This Is What Bunker Traders Do Good

by Paul Hardy, NSI
Monday December 11, 2017

I have had a lot of messages the last weeks asking me to refrain from negative comments towards traders so this week I am going to focus on what traders do good.

Firstly, traders provide a valuable service in financing the operations of small and middle tier ship owners by providing credit lines and extending credit terms. This can be done in a variety of ways and some will even offer transparency of pricing and a fixed margin based on the risk and number of days that need financing. On the odd occasion we need a trader we work in this way.

The best traders are also adept at pooling volume and achieving economies of scale for their purchases. Although, some have been quicker to the party than others. The same goes for term contracts and being able to put together inventive structures to lever volume and profit.

On a market where owners are struggling with freight rates margins for traders rise as the demand increases. Recent years would have been happy hunting ground for traders in the past. The problem has come where banks/insurance companies are scrutinising portfolios more carefully and requesting a more balanced book of business with a better risk profile. This has caused most large traders to chase the blue chip business to reduce risk and increase turnover. The buying departments of the blue chips have been rubbing their hands now for a number of years as credit becomes cheaper and cheaper with the big 3 fighting for their business between them. Some have seen tonnage fall, others rise but what has been clear across the board is that margins have dropped considerably. Just compare an annual report of today with one 10 years ago.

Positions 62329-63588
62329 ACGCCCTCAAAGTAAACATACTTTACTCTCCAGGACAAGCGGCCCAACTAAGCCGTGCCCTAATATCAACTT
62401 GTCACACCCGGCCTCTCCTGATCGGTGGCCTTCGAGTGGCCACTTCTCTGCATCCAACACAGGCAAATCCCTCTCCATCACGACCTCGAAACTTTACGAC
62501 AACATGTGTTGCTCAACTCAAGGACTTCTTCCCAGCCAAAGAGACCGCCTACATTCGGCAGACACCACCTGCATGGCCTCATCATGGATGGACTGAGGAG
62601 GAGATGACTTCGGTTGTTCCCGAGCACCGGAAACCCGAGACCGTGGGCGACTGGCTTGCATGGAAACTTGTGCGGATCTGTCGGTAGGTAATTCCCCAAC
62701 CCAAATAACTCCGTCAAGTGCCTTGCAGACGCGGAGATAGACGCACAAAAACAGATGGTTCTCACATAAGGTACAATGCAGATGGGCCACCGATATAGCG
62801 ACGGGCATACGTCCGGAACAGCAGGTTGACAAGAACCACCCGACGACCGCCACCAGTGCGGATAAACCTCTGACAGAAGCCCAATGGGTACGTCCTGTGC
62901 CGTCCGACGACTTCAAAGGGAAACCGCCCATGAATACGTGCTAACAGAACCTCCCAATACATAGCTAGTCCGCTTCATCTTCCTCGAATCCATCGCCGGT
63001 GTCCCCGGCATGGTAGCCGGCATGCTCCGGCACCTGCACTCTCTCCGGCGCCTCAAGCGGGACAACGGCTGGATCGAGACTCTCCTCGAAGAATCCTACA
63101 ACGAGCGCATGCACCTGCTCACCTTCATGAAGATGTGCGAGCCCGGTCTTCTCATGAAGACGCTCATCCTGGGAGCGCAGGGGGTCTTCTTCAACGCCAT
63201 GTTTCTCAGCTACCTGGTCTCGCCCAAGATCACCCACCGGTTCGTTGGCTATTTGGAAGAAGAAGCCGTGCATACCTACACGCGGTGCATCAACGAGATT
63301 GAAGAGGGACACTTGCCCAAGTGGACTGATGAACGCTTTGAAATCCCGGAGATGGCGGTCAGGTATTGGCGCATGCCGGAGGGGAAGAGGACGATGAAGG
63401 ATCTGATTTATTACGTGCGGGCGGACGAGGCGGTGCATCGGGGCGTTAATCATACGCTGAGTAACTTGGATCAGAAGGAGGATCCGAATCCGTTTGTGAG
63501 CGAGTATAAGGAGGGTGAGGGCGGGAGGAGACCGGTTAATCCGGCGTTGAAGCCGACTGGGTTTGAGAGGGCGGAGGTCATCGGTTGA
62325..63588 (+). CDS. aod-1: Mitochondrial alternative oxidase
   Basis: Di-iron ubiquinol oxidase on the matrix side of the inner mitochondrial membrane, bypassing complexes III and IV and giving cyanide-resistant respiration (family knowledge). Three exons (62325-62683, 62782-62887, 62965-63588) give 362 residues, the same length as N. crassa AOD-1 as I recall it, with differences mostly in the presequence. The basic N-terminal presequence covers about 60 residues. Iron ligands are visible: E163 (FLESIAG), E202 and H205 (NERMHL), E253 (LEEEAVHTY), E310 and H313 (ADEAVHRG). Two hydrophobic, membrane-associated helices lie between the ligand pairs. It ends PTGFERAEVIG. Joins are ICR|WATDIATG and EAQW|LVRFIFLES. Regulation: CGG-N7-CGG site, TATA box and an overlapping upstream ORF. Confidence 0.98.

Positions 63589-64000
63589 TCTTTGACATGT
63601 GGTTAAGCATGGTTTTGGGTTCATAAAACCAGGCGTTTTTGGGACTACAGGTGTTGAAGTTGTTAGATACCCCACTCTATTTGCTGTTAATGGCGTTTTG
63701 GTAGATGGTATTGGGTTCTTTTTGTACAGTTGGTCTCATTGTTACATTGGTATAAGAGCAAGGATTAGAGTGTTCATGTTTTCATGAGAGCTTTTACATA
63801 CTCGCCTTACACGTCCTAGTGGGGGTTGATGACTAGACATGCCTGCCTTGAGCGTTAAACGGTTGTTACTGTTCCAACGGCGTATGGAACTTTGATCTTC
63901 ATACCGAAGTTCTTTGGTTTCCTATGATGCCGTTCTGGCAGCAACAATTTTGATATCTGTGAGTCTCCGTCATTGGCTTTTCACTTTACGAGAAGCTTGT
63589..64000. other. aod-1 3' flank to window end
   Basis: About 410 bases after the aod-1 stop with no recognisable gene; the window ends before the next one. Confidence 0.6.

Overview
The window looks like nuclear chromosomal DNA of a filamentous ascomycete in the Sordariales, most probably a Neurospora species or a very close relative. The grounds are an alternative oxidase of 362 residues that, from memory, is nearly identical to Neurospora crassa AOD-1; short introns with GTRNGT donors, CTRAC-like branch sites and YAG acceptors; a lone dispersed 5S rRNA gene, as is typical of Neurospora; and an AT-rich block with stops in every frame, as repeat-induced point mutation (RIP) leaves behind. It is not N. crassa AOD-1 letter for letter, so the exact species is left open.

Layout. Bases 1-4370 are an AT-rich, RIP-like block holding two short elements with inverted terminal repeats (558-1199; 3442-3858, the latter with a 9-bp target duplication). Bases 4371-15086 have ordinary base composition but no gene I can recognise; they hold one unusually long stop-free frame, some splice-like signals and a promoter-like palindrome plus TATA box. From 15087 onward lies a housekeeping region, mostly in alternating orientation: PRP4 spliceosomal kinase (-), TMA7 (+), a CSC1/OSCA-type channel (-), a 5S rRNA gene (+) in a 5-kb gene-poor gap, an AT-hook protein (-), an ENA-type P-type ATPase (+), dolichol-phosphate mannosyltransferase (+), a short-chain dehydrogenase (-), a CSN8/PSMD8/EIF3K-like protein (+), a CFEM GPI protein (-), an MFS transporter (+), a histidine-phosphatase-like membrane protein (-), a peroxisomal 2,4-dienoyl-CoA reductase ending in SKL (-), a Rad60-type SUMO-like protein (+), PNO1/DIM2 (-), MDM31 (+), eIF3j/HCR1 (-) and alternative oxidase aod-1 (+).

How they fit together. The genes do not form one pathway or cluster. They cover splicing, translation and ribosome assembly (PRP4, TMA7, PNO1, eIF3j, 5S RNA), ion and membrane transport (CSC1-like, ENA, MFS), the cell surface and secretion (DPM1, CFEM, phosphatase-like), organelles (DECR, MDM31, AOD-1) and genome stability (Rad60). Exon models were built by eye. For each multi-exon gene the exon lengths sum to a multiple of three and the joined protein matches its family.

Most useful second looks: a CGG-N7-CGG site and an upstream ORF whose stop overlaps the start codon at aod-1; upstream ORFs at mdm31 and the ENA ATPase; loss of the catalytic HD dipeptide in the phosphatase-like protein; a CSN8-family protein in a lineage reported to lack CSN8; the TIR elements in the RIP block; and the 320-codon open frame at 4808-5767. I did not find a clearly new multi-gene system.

So what is the solution to falling margins? Some have opted for cost reduction whereas others have gone for technological solutions which means the same just longer term. A prominent trader has taken the interesting step though of creating a 'key account management' business unit. This I believe to be a clever and interesting move. A trader that offers a one stop shop with a good level of service is a very attractive proposition and it should bode well for them.

What traders do not do well though is pretend to be brokers! We have seen the rise of such hybrids in recent years offering to give a 'transparent service' with the added benefit of tons of credit. Sounds too good to be true doesn't it.

I wrote a number of weeks ago about the differing mentalities of brokers and traders. If you are using a 'hybrid' currently can you be sure you really need to use the trading arm in all instances. Buyer beware!

As 'Brokers only' a significant part of our job is to manage the available credit for the owner by careful planning with our supply partners. Occasionally, we do use a trader at a transparent margin and our trading partners do a fantastic job giving support when called upon. The difference is we are open with the owner why a trader is needed and transparent with how much the trader earns for the service provided.

Where there are similarities with one of the new trading entities is with our 'key account management' principles. Our owners have a one stop shop for all questions bunkering and we conduct periodic analysis and review of our performance. The key is in the relationship and portfolio management aspects of the business. The trader in question has taken some of the key principles of being a successful broker but without being a hybrid! An interesting concept and one aligned with our philosophy.

In summary both traders and brokers can do an excellent, separate and complimentary job in the market. We are very happy to have strong relationships with a number of traders and use their services when required. It is key though that a broker stays a broker and a trader a trader as their natures are completely different.